published by the Nashville Business Journal
It’s never too early to start preparing for retirement. Congress passed Social Security about 80 years ago to help seniors supplement the cost of retirement, and today there is much speculation about the long-term health of the program. In fact it’s nearly impossible to exist on Social Security alone. You have to create a more comprehensive financial plan to ensure you’re as successful in life after work as you were during it.
My own story about the power of long-term saving might serve as an example. When Individual Retirement Accounts (IRAs) first came into existence in the late 1970s I started saving for retirement by contributing the annual maximum amount of $1,500, which I continued for three years.
Interest rates were very high so I invested in Certificates of Deposit (CDs) with my local bank and later in money market funds. When the maximum IRA contribution amount was later raised to $2,000, I contributed that maximum for the next 17 years, which means I invested a total of $38,500 over 20 years. When interest rates fell in the early 80s, I switched to a mutual fund that I still own today.
While this initial investment might not sound like much, when you save incrementally and refrain from withdrawing the growth can be tremendous. On an investment of $38,500 my results looked like this:
This example was all my money, but today most people have the option to participate in company-sponsored 401(k) retirement plans in which your employer matches a portion of your contribution, as much a 100 percent in some companies. Think about that. You put up a dollar and the boss kicks in another 50 cents or a dollar. What could be easier? And, remember, your contribution is in pre-tax money. The point is no matter what work plan you have, starting to save now for retirement will net you more money than you might think.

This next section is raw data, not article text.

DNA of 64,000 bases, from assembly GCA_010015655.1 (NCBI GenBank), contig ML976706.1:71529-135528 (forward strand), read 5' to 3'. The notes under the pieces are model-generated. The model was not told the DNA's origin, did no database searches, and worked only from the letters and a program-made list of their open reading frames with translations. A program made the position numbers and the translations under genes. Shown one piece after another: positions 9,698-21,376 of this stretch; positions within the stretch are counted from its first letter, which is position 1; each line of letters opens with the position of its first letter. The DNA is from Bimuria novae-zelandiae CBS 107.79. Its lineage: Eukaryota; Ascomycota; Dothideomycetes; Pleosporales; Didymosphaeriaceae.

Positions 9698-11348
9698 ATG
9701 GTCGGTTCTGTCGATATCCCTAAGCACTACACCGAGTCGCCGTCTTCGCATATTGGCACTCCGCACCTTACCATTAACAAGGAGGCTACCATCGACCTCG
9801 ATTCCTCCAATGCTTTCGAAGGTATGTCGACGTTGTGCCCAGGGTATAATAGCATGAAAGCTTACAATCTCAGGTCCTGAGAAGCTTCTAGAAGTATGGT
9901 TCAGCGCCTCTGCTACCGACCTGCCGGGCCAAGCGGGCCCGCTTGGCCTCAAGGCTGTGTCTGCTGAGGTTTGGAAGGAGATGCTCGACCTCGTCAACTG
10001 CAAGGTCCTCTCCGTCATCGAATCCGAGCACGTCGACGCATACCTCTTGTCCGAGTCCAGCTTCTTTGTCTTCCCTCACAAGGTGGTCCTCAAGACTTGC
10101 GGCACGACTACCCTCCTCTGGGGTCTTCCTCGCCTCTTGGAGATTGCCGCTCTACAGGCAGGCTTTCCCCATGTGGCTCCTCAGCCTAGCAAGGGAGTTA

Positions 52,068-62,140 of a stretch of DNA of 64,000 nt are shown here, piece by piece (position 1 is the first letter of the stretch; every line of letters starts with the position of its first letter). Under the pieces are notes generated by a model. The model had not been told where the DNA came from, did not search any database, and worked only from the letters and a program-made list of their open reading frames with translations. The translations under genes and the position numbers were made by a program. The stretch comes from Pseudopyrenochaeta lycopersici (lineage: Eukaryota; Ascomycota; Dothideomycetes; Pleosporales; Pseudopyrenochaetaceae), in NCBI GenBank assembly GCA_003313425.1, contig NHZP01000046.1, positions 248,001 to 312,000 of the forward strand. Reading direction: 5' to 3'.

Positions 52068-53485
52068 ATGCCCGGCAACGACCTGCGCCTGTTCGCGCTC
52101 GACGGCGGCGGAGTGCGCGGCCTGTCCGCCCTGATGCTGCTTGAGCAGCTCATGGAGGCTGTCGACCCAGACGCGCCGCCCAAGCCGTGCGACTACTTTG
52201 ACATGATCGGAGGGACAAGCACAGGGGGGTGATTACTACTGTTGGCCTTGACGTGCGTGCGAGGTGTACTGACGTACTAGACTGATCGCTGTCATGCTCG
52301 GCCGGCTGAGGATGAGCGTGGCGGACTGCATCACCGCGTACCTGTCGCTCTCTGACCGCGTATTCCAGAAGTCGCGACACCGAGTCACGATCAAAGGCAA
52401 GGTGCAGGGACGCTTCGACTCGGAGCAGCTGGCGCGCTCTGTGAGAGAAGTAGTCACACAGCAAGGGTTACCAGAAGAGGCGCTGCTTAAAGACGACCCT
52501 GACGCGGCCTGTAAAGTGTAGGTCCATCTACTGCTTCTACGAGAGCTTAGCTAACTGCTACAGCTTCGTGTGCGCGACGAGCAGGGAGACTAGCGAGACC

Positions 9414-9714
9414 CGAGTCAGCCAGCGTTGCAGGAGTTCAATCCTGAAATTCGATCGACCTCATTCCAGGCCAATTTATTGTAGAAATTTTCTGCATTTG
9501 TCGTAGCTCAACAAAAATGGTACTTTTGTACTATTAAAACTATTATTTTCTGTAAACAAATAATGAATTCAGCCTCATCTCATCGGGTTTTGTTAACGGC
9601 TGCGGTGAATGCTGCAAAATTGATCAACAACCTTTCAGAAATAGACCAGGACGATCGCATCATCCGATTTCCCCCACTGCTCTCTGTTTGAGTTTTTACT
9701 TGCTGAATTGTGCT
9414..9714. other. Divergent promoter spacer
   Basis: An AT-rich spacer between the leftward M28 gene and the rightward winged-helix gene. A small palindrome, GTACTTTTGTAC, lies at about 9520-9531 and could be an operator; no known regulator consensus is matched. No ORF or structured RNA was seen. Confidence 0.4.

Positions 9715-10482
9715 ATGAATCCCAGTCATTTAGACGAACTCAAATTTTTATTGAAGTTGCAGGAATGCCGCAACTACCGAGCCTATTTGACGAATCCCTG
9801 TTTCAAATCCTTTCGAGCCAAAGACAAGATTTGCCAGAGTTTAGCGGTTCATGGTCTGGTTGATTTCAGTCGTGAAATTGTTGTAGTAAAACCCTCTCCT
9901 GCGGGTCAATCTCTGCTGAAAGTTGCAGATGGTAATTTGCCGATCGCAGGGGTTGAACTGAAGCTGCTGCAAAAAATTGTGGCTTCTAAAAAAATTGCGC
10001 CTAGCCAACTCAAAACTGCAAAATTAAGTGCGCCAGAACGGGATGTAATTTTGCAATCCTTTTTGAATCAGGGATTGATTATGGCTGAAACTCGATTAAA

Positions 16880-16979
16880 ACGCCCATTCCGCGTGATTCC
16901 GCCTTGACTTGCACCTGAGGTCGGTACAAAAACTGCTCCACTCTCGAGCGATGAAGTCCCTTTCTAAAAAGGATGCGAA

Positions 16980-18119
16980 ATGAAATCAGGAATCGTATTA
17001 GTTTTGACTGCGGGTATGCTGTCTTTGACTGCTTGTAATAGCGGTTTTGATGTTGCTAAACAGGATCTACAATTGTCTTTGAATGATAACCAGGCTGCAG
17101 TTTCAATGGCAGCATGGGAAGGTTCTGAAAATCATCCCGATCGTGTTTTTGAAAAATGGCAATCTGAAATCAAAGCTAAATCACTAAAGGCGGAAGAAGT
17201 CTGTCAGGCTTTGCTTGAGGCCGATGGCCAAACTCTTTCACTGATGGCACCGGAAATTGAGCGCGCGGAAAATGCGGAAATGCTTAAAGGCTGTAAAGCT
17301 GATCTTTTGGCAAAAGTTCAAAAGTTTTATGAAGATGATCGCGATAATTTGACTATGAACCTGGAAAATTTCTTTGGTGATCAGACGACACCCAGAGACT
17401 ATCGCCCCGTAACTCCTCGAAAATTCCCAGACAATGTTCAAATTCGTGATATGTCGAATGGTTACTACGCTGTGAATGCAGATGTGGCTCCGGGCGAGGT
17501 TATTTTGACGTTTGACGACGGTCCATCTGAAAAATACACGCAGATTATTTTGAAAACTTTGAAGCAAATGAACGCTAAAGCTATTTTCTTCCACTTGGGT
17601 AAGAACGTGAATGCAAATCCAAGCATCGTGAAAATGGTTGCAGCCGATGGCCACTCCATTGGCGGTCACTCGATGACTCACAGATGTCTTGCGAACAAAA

The key to success in retirement planning is to look long-term. A dollar put aside today might be $5 or even $20 by the time you retire. Small amounts grow well when invested intelligently—and left alone. If you are unsure about investment choices seek professional advice from a Certified Financial Planner, your banker or another trusted professional.
One more word of financial advice: Investments go up and go down. It’s the nature of the game. So don’t panic when markets fluctuate. That’s what they do. The most critical components to retirement saving are regular contributions, solid growth investments, and, perhaps the hardest of all, not touching the account until you are ready to crash permanently on the beach.